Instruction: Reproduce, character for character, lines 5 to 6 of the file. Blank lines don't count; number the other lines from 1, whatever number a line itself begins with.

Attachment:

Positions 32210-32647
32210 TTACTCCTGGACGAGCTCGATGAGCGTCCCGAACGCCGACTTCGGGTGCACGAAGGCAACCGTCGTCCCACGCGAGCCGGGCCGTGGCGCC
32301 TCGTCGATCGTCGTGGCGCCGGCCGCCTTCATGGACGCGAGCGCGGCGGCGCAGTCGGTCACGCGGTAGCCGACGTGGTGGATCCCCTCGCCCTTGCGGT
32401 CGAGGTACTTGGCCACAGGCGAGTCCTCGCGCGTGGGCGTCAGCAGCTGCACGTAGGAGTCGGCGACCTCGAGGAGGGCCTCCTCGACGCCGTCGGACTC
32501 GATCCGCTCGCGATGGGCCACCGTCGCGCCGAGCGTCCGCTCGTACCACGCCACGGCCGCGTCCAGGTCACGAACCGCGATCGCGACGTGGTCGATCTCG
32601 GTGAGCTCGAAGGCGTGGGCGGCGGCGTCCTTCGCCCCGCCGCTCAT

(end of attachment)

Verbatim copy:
32501 GATCCGCTCGCGATGGGCCACCGTCGCGCCGAGCGTCCGCTCGTACCACGCCACGGCCGCGTCCAGGTCACGAACCGCGATCGCGACGTGGTCGATCTCG
32601 GTGAGCTCGAAGGCGTGGGCGGCGGCGTCCTTCGCCCCGCCGCTCAT